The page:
Aotea College in Wellington is one of 25 schools and early learning services to benefit from the latest round of the Teacher-led Innovation Fund (TILF).

Aotea College principal, Kate Gainsford said her teachers are very excited about the funding.

“This fund will see an already strong and innovative teaching team do research into a group teaching model in performing arts.”

The fund supports teams of teachers to develop innovative practices that improve learning outcomes especially for students who are Māori, Pacific, students with additional learning needs or students who are disadvantaged.

Education Minister Chris Hipkins said there are some really exciting projects this year. Several of the projects involve collaboration across a number of schools and services.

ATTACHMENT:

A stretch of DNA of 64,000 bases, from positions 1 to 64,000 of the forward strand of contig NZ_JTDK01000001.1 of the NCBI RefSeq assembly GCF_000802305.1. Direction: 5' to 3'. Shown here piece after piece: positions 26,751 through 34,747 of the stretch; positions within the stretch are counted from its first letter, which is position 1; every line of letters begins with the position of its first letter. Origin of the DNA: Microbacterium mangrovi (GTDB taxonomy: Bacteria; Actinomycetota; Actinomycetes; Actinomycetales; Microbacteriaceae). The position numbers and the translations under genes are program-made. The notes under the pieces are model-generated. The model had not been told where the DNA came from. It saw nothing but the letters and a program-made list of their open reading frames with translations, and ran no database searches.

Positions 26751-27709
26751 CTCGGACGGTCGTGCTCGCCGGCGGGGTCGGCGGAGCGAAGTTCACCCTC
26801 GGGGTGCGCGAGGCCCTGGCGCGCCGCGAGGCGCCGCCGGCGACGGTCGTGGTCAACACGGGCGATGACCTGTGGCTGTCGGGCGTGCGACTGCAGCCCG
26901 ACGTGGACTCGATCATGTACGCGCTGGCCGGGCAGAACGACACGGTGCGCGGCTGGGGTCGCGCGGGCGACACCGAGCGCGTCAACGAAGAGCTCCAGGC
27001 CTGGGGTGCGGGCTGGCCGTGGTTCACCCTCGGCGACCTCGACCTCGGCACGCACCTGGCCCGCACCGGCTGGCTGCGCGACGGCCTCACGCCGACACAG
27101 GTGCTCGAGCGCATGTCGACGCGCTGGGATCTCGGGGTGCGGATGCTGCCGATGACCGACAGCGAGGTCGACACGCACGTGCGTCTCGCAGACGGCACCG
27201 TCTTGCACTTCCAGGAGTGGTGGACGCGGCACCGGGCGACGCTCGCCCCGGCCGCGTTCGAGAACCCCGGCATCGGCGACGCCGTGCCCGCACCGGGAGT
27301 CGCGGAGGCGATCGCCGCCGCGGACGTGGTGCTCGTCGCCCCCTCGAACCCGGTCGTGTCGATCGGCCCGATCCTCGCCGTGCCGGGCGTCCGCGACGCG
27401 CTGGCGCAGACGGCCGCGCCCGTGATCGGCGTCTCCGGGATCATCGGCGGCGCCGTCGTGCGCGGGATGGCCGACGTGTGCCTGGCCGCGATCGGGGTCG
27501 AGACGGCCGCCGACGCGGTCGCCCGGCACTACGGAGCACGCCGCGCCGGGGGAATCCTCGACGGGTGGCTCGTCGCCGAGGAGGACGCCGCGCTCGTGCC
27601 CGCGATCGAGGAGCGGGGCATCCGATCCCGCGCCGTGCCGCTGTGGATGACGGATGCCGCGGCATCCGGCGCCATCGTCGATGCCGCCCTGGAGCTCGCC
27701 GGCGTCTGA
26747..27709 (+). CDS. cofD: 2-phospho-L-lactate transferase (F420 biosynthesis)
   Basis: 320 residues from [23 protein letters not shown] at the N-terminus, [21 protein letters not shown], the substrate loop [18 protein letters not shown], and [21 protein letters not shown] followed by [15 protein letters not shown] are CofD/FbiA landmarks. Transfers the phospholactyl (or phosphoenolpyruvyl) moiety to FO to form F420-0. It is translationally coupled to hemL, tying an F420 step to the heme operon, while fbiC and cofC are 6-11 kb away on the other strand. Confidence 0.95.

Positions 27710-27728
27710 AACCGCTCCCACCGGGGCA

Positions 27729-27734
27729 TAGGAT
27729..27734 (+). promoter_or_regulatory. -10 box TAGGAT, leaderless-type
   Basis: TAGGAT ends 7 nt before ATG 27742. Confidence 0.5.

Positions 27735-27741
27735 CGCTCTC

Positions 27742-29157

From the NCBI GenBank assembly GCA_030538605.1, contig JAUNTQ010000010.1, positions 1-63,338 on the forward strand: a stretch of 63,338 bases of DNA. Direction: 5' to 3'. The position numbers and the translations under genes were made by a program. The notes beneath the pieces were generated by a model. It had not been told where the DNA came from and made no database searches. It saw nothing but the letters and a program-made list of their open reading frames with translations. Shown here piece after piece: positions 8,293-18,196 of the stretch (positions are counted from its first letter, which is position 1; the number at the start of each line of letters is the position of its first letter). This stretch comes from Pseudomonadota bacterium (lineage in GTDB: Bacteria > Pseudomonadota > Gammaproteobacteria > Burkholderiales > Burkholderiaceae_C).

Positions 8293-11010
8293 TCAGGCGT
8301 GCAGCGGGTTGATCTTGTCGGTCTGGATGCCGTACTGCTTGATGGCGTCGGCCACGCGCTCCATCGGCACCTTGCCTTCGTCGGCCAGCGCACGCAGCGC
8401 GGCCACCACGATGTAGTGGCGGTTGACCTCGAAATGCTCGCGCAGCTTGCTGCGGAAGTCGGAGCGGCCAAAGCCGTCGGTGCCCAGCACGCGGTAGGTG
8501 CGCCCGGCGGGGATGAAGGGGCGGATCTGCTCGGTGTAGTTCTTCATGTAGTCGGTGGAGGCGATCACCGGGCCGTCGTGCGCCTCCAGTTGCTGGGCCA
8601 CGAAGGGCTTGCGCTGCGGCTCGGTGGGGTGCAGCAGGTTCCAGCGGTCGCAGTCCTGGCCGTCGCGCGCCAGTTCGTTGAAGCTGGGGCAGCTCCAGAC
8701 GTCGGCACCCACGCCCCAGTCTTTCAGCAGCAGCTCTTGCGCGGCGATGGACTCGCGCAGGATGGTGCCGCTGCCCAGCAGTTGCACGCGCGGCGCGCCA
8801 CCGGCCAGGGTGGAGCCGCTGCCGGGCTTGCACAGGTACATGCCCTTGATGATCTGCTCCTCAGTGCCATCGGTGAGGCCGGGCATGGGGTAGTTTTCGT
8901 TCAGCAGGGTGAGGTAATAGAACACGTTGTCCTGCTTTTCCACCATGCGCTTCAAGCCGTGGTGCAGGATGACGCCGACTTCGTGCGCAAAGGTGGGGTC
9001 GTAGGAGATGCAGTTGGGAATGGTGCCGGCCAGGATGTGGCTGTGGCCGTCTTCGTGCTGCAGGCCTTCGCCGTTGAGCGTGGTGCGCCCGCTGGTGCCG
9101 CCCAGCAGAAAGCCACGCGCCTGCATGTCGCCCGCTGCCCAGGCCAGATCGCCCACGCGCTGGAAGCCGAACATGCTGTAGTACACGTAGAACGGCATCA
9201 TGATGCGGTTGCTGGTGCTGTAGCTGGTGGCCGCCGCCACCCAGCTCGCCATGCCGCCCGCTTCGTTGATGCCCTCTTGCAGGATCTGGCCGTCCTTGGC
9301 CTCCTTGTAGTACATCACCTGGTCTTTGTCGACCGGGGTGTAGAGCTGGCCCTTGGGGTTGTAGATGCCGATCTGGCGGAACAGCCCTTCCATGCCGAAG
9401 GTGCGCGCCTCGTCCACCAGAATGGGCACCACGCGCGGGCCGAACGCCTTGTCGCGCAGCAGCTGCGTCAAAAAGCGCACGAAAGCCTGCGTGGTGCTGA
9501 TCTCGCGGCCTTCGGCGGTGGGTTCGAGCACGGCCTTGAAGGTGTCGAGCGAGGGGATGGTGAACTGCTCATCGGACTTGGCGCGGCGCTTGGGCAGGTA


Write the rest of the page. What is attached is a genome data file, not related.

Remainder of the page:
“One of them explores opportunities for students to write in their own language and work through the translating process with their family to increase cultural awareness and promote a more inclusive classroom.”

Mount Roskill Primary School in Auckland was another recipient, intending the funding to look at how teachers implementing Makerspace pedagogy in the mainstream classroom will have an impact on student achievement and the development of key competencies.

“The fund helps teachers bring in additional expertise. This could include, cultural advisors, academics with specialist knowledge and external support to help evaluate the impact of their project,” says Hipkins.

The schools and early learning services received a total of $1.78 million in the latest round of the $18 million Teacher-led Innovation Fund (TLIF). More than 140 projects received a total of $10 million from the teacher-led innovation fund in the past four years.

More information about the fund can be found here.  

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